Hue, Day 1

Second day of rain. Dry season? Thankfully we brought along waterproof hiking boots, which we didn’t expect to wear before Cambodia.

The drive from Hoi An to Hue (not to be confused with our guide’s name), the 19th century capital of imperial Vietnam, was through some splendid mountainous country. We stopped on the coast at a resort for a forgettable lunch. It was considered one of the most scenic beaches in the country. Sadly it was dull and overcast but the waves pounding the shore were terrific.

We arrived in Hue after 2 hours on the road. Separated by the Perfume River, the north side is dominated by the Imperial City, whose emperors rest in tombs south of the river. Built by the Emperor Gia Long in the early 19th century, the massive fortress, based on China’s Forbidden City, is staggeringly beautiful. It consists of three palaces—the Civic, the Imperial (also military), and the private, Emperor-only Purple Palace. This was home to his wives and concubines and guarded by eunuchs; for any other male to enter was a death sentence.

The Imperial City was also the site of fighting during the Vietnam War. It was overrun by North Vietnamese during 1967’s surprise Tet Offensive, and occupied for about two weeks. Much of the original architecture was destroyed by American and South VN artillery in recapturing it. I saw more than a few bullet holes in the walls by the North Gate entrance. (Americans recaptured this and other cities briefly occupied during this series of surprise attacks, but the success of the bold forays fueled speculation that the war was not going well. It is seen as the beginning of the end.)

The Imperial City is beautiful, meticulous, and serene. It is the apogee of Vietnamese culture. It rests quietly a hundred landscaped acres. Gia Long’s Nguyen Dynasty was VN’s last. In 1945 the final emperor, largely a French puppet (marionette?), ceded power to Ho Chi Minh’s communists and moved himself (and much of his country’s wealth) to France (where descendants still live as very successful business people, according to our guide Hue). But the Nguyen’s must have been powerful indeed to create such a grand and special place.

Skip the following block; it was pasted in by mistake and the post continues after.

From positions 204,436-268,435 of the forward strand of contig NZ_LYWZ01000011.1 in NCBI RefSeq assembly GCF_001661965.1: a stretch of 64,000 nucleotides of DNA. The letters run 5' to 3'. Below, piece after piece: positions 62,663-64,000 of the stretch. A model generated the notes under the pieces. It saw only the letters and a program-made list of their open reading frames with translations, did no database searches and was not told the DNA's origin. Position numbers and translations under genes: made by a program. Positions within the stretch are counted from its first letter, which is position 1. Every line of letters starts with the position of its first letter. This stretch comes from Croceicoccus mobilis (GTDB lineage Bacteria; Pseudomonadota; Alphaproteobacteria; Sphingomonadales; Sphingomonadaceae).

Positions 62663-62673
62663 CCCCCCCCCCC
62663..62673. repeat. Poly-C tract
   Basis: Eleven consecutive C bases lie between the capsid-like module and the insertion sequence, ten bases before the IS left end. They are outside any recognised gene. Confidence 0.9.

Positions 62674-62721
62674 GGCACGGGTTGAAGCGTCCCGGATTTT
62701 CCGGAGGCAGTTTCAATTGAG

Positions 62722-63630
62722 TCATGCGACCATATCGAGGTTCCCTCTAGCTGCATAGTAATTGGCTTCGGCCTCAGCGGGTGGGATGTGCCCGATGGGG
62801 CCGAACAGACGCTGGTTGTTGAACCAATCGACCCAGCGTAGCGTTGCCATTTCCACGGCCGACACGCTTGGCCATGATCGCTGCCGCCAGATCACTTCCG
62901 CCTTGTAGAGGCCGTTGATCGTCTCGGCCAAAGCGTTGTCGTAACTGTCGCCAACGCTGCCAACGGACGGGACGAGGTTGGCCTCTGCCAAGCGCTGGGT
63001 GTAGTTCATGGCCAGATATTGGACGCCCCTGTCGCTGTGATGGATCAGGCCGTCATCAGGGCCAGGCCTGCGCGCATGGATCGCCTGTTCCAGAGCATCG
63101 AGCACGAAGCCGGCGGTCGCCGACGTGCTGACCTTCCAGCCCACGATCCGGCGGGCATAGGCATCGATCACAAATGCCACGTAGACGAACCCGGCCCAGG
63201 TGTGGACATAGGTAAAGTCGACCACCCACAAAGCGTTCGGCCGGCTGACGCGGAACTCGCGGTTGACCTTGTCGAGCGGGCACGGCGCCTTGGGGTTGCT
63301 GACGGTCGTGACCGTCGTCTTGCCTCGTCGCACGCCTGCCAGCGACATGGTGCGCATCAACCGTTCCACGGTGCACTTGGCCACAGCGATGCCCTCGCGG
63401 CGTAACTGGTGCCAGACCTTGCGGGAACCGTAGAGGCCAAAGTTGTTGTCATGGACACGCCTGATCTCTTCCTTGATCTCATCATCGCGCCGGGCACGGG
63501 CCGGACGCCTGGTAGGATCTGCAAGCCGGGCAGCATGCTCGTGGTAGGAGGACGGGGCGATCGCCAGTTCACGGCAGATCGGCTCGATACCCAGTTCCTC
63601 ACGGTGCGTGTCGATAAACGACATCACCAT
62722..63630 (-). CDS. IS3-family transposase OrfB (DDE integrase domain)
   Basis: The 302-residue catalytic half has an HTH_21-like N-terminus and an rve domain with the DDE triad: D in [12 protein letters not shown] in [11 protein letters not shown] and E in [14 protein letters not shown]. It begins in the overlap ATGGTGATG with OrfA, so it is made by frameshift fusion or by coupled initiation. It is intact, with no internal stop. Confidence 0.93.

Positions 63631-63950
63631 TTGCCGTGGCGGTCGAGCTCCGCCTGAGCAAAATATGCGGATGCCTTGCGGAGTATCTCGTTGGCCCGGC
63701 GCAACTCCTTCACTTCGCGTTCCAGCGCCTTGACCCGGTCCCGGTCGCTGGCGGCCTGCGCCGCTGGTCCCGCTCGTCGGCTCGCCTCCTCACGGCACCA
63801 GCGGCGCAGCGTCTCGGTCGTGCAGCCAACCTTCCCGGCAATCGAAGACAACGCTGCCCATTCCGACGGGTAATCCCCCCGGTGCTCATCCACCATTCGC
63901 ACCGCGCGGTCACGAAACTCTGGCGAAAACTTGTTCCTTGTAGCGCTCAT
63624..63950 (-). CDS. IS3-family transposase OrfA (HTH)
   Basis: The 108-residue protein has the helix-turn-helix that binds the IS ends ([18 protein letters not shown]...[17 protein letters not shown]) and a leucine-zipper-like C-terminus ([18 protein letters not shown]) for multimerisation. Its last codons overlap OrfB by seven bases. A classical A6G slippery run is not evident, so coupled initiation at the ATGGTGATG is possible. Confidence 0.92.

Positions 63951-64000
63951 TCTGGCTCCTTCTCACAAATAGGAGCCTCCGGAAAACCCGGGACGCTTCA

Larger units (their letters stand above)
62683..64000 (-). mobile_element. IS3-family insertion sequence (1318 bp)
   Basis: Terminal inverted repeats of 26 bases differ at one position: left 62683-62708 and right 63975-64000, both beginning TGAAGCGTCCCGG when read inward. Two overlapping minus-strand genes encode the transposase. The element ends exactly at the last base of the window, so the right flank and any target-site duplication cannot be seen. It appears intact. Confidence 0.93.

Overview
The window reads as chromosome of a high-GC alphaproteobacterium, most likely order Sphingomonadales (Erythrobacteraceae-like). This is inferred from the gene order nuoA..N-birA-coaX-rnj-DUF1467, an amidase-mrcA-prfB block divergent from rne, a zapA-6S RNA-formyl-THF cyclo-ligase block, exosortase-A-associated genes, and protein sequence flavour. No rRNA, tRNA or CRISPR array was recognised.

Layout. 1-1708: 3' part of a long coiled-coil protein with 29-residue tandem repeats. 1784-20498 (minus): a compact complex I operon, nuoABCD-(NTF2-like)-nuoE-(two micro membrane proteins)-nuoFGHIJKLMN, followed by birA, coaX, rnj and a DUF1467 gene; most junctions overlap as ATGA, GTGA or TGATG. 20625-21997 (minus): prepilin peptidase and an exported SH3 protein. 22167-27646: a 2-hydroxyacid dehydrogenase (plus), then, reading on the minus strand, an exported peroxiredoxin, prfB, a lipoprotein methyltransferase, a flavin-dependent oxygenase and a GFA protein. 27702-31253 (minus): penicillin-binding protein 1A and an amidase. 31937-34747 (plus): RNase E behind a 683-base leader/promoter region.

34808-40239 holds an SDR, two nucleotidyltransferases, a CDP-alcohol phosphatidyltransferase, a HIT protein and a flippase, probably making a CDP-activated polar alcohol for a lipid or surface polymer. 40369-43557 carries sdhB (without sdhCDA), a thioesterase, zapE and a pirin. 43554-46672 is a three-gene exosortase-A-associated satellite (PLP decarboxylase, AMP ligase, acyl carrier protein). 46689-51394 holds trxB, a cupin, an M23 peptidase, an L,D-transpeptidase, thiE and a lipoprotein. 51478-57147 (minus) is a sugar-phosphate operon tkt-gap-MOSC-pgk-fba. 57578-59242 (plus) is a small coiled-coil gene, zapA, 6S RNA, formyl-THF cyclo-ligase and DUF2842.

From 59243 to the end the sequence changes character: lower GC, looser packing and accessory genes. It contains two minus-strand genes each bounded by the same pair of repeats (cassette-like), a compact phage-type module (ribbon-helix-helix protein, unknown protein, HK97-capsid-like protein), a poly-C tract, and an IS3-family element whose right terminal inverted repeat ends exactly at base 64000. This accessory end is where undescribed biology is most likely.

Later, Susan and I next walked from our little hotel to the large 4-star one nearby, where we both had massages, which felt very good. The hotel spa was first rate, and the two masseuses clambered all over us. They were $12 each for an entire hour.

We then walked next door to a large arts center which specializes in embroidery. Hue is famous for exquisite paintings in thread—wonderful natural scenes of flowers, bamboo, animals—and some pretty awful Thomas Kincaid-inspired ones too. The compound itself was beautiful, with ponds, bamboo and small bridges, and women in native dress rushing to serve us less-well-dressed some green tea. We saw some women at work, their fingers dancing on half-finished canvases. Somehow, their stitches seemed to perfectly capture light and movement—a reflection from a golden carp, for instance, still stays with me. We definitely felt we’d return the next day to buy a small one, a limb festooned with cherry blossoms, but ran out of time. Buy it when you find it, as Susan says.

That evening we dined at “The Royal Court,” a restaurant where you not only dress up in elaborate, colorful Mandarin robes, but given your own banquet room, where you are serenaded with indigenous music and singing. It was hokey but fun. The food was fine, but very artfully arranged and garnished—a little over-the-top, but great to look at. The music was wonderful, and we purchased the proffered CD. Ten courses at dinner, with two beers each and the show, was about $10.

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